With Sleuth Fest just a few weeks away, I’ve been practicing my Reader’s Corner piece. Twelve attendees were invited to pick a short read with a ten minute time limit. I haven’t decided if I want to read half a chapter in five minutes, or the whole chapter in ten. From what I gather from people who have done this before, the shorter reads hold the audience’s attention better. But, high action prevails over exposition or back story. To cut my piece to five minutes would clip off the high action. It’s a crime romp and the tone of the book is well demonstrated in this piece.
The suggested categories are:
Hitting the ground running
Calls to action
The usual suspects
Peeking through keyholes
Mulling it over
Cliff hanging suspense
And there should be a point to the read.
I can read my first chapter aloud in less than ten minutes. It’s a “hitting the ground running” chapter that does introduce the crazy characters. It’s also a non-spoiler chapter that will show in the book’s Look Inside, so I don’t mind sharing. However, I recently read a post about NOT naming street names in fiction, unless they are iconic. The photos show the iconic gay club complex and an iconic Orlando street in the first chapter. The piece I plan to read names several streets. My editor didn’t seem to mind, as they are necessary for the car chase. Now I’m wondering if I should strike them for more generic terms.
There was only one thing worse for business than not solving cases and that was keeping a new client waiting, and this one was the former mayor. Already running late for a meeting in Winter Park, Richard Noggin drove north on Orange Avenue through moderate nighttime traffic in his sporty, silver, two-seater Mercedes convertible, the top down and the air-conditioner blasting. As he approached Michigan Avenue, coming into downtown Orlando, two figures darted onto the road from his left.
Swerving and slamming on the brakes, tires squealed as he screeched to a halt in the middle lane. They stood like deer in the headlights, a tall woman and a young girl. A transfer truck thundered past on his left, its horn blasting him senseless. The woman whacked the car’s hood with a pair of stilettos and jumped, grabbing the girl close.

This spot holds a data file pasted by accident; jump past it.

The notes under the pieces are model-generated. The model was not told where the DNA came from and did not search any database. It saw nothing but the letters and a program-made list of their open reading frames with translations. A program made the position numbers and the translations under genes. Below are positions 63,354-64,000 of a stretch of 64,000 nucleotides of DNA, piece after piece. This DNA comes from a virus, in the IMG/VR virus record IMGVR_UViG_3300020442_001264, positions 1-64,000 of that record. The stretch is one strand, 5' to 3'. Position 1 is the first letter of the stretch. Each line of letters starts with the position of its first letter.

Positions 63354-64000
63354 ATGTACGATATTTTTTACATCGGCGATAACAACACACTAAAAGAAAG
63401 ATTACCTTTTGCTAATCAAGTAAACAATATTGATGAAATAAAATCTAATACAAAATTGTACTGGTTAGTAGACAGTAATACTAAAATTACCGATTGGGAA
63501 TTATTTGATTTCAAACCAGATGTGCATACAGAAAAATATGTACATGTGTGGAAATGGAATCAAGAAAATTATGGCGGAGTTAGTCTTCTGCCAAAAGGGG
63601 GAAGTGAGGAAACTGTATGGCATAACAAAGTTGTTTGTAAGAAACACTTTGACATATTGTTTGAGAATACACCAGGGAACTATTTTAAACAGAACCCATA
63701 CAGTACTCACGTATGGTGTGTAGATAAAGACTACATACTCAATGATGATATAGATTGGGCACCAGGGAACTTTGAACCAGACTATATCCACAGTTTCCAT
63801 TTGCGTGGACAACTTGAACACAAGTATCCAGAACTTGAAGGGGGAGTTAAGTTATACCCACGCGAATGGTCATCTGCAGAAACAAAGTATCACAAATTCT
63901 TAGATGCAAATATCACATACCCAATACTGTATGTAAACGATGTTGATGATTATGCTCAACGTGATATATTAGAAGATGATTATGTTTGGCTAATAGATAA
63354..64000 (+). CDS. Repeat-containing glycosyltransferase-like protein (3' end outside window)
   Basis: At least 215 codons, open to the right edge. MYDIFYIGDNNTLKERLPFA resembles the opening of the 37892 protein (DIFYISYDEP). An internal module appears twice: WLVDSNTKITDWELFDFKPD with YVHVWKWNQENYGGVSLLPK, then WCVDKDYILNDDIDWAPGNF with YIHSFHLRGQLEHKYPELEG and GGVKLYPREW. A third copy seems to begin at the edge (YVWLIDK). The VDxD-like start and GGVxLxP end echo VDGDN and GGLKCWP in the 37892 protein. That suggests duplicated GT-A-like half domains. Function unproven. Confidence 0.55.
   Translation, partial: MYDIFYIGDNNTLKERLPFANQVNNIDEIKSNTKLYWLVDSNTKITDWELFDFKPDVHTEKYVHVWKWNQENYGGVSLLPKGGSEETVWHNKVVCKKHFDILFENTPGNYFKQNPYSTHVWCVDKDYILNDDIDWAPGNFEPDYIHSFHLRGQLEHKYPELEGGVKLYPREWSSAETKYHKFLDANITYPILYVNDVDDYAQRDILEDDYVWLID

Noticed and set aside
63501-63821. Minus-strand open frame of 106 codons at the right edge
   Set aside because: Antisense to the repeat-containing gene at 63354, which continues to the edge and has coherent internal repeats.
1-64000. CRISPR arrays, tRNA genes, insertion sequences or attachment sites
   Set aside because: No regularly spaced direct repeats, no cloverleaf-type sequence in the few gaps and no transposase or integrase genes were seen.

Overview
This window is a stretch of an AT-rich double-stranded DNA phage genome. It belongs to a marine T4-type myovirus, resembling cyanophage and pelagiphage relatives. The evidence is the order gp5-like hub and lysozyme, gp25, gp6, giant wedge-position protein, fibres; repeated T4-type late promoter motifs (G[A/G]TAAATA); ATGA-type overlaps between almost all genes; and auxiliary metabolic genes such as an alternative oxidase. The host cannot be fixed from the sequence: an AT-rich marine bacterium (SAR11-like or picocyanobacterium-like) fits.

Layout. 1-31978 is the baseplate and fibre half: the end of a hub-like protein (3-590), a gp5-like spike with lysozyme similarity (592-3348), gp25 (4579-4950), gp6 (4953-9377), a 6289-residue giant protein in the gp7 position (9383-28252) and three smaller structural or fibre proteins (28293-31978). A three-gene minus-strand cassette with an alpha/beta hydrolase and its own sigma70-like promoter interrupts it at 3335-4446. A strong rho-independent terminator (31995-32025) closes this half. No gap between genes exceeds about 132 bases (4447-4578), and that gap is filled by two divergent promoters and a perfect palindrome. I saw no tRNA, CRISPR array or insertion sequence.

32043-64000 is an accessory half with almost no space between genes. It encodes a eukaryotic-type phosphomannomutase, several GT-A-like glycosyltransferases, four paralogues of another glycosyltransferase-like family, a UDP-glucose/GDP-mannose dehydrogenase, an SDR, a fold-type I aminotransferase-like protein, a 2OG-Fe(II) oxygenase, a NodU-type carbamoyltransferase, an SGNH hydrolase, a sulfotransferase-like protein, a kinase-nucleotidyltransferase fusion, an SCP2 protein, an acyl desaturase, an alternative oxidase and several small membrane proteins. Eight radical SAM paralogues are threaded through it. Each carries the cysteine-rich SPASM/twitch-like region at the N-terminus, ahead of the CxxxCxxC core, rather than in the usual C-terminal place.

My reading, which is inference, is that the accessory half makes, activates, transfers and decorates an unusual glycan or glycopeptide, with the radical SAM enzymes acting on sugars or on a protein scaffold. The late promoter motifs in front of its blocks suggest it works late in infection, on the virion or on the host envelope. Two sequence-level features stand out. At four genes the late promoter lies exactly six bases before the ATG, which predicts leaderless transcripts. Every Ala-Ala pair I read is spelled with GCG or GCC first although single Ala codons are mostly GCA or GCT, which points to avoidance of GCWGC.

“What the fuck are you doing?” Richard yelled as cars whizzed past on either side. The woman marched the girl by the shoulders around to the passenger’s side. “Hurry. Let us in!” Releasing the girl, she tried the locked door, then grabbed the window ledge with both hands, shoes dangling.
He eased off the brakes, starting to roll, and looked across the car. Standing in the street in her sequined white halter and miniskirt, the woman looked terrified, panting and wiping her windswept, auburn locks back from her face. The almond-eyed girl even more so, with facial bruises and a busted lip. He took his foot off the gas. Dammit, he couldn’t drive off and leave them in the middle of the busy street. Before he could let them in, the woman tossed the high heels and her oversized shoulder bag inside, threw her long, lean leg over the door, and plopped herself into the passenger’s seat. She yanked the young girl over onto her lap.
“Drive,” she screamed. “Drive!”
Richard raced to the intersection.
“Turn left here!” she ordered.
“Isn’t this the direction you came from?”
“Just do it!”